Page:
NCSC CloudClient – A brief history

The NCSC’s predecessor initiated a research project a few years ago, which incorporated many characteristics of ZT networks. The objective of the CESG CloudClient project was to facilitate the secure sharing of IT infrastructure across government. This would enable an employee of one department to securely access their online services from collaborating organisations. The project required that the health of devices could be measured and validated across organisational boundaries, with a high level of assurance.

This was to ensure that no organisation’s security posture was reduced through collaboration, and that user identity management would automate the delivery of defined service components.

Building the resulting architecture started with a security-focused operating system, optimised for accessing online services – effectively a secure platform to launch a browser. Adopting a browser-based operating system simplifies the process of validating device identity or health, as it becomes viable to cryptographically validate all firmware, operating system and application software components. This is typically problematic for full-blown general-purpose operating systems.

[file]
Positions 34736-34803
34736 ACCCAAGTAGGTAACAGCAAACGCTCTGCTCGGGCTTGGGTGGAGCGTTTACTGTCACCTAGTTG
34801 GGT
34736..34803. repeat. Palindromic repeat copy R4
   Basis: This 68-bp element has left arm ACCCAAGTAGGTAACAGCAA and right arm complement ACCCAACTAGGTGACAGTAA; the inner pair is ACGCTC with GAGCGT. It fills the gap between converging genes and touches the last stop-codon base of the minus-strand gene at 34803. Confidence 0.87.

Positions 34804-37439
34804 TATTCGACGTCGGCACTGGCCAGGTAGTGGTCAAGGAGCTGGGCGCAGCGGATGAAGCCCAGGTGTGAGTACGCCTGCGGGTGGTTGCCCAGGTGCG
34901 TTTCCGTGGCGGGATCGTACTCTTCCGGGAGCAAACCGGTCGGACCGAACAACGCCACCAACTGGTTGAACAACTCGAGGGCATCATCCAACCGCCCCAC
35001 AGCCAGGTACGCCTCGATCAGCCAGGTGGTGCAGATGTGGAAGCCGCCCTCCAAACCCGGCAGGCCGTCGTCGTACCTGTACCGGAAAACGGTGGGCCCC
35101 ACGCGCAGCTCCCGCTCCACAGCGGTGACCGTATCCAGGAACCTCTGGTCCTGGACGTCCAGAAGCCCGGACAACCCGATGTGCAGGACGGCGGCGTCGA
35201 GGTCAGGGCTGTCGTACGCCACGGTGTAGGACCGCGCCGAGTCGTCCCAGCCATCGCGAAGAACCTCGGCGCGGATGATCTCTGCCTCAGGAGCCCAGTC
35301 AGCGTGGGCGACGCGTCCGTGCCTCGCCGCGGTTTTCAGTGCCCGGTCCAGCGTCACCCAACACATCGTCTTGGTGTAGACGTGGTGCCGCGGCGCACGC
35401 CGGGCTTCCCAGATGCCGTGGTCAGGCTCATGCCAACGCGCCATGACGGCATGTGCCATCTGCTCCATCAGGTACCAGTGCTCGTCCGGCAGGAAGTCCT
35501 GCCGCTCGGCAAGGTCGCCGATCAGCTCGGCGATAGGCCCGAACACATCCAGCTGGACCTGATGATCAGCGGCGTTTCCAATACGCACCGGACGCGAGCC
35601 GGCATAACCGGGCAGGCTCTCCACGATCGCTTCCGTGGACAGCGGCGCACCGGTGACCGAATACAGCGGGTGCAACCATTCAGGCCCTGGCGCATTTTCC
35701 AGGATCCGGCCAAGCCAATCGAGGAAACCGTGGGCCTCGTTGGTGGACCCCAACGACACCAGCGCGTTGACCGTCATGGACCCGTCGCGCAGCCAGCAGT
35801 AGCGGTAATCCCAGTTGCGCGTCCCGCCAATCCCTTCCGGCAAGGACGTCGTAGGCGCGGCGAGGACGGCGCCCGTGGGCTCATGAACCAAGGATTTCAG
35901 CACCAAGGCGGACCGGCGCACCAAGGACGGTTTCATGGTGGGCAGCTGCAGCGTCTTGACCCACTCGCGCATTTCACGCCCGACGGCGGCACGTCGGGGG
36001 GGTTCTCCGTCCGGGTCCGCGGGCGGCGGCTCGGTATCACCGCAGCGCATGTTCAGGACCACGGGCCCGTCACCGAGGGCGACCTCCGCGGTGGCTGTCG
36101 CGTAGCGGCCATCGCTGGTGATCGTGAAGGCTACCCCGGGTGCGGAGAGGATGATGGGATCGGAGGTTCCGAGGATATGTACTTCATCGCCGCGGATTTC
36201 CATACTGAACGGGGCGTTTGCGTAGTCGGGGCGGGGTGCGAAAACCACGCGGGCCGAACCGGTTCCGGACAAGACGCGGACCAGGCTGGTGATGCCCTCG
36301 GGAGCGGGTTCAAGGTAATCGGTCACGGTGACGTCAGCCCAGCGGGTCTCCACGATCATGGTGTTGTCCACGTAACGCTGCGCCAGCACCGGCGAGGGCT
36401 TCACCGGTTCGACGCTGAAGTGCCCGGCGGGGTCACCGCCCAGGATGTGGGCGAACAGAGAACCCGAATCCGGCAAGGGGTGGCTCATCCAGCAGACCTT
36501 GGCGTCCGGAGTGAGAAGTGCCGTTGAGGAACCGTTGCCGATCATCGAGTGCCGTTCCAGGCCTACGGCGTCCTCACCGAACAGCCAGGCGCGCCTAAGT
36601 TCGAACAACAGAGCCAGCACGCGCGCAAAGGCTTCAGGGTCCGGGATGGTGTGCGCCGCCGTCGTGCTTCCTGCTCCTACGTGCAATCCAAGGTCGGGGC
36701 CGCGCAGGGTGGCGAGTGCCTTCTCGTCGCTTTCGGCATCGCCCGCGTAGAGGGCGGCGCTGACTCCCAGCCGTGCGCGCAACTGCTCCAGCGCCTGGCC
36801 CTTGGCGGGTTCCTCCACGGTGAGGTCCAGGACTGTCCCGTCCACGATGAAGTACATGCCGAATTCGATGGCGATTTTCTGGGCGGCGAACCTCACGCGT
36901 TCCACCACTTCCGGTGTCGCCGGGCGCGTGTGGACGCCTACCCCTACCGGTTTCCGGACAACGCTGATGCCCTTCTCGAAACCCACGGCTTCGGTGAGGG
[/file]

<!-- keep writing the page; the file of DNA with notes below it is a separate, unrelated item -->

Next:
The project resulted in the end-to-end implementation of a Remote Attestation protocol for a desktop environment. This was compliant with the relevant Trusted Platform Group open standard, using a Trusted Platform Module as a hardware root of trust. At a high level, this means that an organisation can be confident in not only a device’s identity, but its integrity. A device in a known healthy state indicates that no malware or unauthorised software is present.

The CloudClient architecture utilises the Security Assertion Mark-up Language (SAML) authentication protocol. This enables collaborating organisations to exchange authentication parameters, as part of a federated device identity model. This also allows web services to be published that can create end-to-end encrypted sessions with 3rd party devices, at the same level of confidence as internally managed devices. Two factor user authentication is implemented using physical smartcards, with associated policies defining granular authorised service access.